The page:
Note that all of these files are loaded into memory when the calibration description file is read. If you later change one of the calibration files, you must remember to reload that file (using the calibration editor) to have the changes take effect. This design does sometime require substantial amounts of memory but can significantly speed processing if your machine has enough memory for all this information.
This list associates a set of standard names with the actual keyword names found in a FITS file header. If no file name is supplied with the KEYLIST keyword, a default list is used, as if a file with the following contents had been supplied:
AIRMASS K AIRMASS DATE K DATE-OBS DATETMPL T DD-MM-YYYY EXPDELTA V 0.0 EXPTIME K EXPTIME FILTER K FILTERS FILENAME K CCDFNAME OBJECT K OBJECT UT K UTThe first column is the standard name, which CCDPHOT expects. The middle column is a flag that indicates the contents of the third column for that item. It may be K, for Keyword, T, for Template, or V, for Value. If it is K, then the last column is the FITS keyword that should be looked for in the header to get the desired information. If it is T, then the third column provides information on how to decode information. At present, DATETMPL is the only allowed template and it provides the order of the day, month, year files of the DATE keyword. If it is V, the contents of the third field on that line should make sense for the name in the first field. V is used for values that are missing from the header but need sensible default values. Many more keywords could be scanned for to provide even more interpretation of the image but this set was deemed to be the minimum useful set needed for doing aperture photometry.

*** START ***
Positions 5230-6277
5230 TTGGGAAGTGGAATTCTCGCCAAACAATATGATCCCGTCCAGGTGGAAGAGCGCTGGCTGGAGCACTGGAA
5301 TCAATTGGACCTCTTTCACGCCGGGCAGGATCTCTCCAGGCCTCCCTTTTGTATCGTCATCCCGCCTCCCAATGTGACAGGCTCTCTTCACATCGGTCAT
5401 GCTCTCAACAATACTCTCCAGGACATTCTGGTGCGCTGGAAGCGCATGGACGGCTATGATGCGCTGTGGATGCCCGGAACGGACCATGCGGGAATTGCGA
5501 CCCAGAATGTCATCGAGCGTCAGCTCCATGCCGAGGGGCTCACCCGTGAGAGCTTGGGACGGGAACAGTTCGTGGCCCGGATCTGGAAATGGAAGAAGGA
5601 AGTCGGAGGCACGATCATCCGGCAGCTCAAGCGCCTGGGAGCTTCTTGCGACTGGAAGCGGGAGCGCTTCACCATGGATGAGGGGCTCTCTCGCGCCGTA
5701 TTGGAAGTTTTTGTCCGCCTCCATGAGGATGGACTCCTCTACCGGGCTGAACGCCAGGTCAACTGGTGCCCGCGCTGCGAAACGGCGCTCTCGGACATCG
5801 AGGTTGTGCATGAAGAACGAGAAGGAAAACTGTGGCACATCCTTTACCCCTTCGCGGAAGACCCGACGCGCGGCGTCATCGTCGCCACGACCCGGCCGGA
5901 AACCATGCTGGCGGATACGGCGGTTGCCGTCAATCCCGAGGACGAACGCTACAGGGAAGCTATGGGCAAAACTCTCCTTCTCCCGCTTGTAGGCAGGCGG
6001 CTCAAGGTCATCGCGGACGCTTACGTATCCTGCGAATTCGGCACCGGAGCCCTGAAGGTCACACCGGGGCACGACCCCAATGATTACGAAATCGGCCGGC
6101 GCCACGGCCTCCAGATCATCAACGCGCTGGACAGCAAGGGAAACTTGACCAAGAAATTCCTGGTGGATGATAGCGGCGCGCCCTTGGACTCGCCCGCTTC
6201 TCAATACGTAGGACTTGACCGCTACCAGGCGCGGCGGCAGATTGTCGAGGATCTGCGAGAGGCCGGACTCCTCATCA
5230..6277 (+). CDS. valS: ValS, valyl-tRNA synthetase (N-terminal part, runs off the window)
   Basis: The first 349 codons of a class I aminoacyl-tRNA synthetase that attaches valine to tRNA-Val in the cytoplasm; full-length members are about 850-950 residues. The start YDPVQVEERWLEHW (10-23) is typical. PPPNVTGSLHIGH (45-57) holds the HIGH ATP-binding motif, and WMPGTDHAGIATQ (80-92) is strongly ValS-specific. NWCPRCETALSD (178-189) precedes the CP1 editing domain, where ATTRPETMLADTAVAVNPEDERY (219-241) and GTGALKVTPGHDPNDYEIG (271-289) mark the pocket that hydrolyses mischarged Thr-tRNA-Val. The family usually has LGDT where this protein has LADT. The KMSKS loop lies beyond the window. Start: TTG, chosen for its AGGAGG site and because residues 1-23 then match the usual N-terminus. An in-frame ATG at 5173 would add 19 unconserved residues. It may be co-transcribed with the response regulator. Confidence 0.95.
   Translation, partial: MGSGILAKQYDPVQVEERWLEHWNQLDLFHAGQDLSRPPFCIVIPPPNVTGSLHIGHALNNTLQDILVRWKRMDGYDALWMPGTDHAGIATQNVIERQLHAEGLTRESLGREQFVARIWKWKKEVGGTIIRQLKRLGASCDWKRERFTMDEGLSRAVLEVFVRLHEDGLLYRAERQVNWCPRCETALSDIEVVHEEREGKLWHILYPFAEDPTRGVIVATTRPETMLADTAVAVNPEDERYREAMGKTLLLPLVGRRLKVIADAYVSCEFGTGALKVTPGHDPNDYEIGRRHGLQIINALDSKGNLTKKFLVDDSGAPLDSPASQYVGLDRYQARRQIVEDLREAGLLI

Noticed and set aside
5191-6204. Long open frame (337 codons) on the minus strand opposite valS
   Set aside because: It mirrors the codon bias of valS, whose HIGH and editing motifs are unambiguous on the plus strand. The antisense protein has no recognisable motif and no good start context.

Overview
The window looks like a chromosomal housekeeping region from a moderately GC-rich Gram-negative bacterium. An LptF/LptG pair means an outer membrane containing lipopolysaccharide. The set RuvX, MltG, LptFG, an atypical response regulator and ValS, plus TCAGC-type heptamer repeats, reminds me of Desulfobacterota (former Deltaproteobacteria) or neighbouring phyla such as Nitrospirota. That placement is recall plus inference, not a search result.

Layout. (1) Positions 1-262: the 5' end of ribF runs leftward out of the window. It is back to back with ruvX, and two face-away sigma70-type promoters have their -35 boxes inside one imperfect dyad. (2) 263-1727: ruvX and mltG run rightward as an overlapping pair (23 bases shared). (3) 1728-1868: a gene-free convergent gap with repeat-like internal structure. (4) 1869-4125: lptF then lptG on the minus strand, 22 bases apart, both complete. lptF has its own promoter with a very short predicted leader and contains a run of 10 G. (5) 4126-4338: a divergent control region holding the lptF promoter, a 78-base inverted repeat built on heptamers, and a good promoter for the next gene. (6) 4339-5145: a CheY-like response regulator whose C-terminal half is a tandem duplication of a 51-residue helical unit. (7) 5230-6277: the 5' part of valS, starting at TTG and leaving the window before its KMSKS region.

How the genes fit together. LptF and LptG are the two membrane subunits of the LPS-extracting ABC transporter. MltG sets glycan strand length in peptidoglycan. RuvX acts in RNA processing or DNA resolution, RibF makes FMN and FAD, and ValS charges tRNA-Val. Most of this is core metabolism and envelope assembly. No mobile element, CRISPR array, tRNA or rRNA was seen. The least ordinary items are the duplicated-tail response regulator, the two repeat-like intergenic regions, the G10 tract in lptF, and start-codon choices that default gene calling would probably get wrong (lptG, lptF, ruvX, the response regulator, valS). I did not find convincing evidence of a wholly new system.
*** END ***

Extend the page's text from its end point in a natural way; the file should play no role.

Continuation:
The following is an example of a photometry parameter file as saved by ITOOL. The important information (for the program) is the file version tag (first line) and then the values at the start of each line. The comments on the rest of the line are ignored by the program and are regenerated when the file is saved.